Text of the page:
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I was completely floored. Her technique is astounding and yet, it never goes over our heads, and she pays prodigious attention to the phrasing, to the music. Usually I would do some kind of review, but Mutter really is as intense and phenomenal as one could imagine, or fail to imagine. The BSO was tightly oiled and fluid, like always.

Most importantly, Mutter personally spoke to everyone when signing CDs, even though there must have been over 100 people in line for her signature, and she had performances two nights before where she also signed CDs. I have attended BSO concerts– Yo-Yo Ma and Lang Lang in particular, both classical music superstars– where the soloists did not even bother doing CD signing. Mutter is as big a superstar as either, and she certainly does not need to sign CDs to sell them in mass droves (case in point: she just released a 40-CD collection of her past 30 years; there must be a substantial market for this kind of excessive stuff). In addition, I have been to other CD signings, like Emerson String Quartet and Li Yundi, in which they merely sign and grunt on. I definitely understand the musicians are tired after playing concerts and do not expect much, which is why I am so pleasantly surprised that Mutter seemed full of energy and smiles, even having the usher take photos of her signing CDs.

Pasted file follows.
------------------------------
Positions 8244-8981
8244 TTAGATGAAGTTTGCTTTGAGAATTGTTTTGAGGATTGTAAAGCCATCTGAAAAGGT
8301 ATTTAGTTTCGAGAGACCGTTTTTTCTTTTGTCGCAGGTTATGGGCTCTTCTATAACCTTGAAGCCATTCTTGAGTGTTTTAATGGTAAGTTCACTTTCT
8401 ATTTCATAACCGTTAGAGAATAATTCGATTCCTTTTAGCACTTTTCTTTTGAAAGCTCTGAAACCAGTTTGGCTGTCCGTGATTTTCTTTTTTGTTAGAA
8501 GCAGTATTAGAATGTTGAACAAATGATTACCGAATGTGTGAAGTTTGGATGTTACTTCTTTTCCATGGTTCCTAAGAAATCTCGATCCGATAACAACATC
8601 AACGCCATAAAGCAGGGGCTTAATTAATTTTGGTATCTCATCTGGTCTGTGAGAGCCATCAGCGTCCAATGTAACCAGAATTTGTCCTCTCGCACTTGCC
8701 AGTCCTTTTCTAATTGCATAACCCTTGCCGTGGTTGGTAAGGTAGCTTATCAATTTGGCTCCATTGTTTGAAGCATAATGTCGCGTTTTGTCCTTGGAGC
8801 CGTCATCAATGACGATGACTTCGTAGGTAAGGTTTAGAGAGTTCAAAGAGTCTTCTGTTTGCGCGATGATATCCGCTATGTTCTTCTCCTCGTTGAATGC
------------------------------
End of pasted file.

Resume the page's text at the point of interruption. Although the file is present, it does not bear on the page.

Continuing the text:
Heart hammering away, I did speak briefly with Mutter, and I babbled how my favorite recording of hers was Tzigane. Her eyebrows knitted together and told me that she would be playing it in a concert cycle in 2016 in the United States, and I told her I’d see her there. Fingers crossed Tzigane is with a full orchestra and not piano accompaniment. But heck, she is Sophie-Anne Mutter– she can snap her fingers and any orchestra will come running. Mutter has the rare ability to appeal to a wide audience and critics alike, increasingly difficult in a “everyone-is-a-critic” world.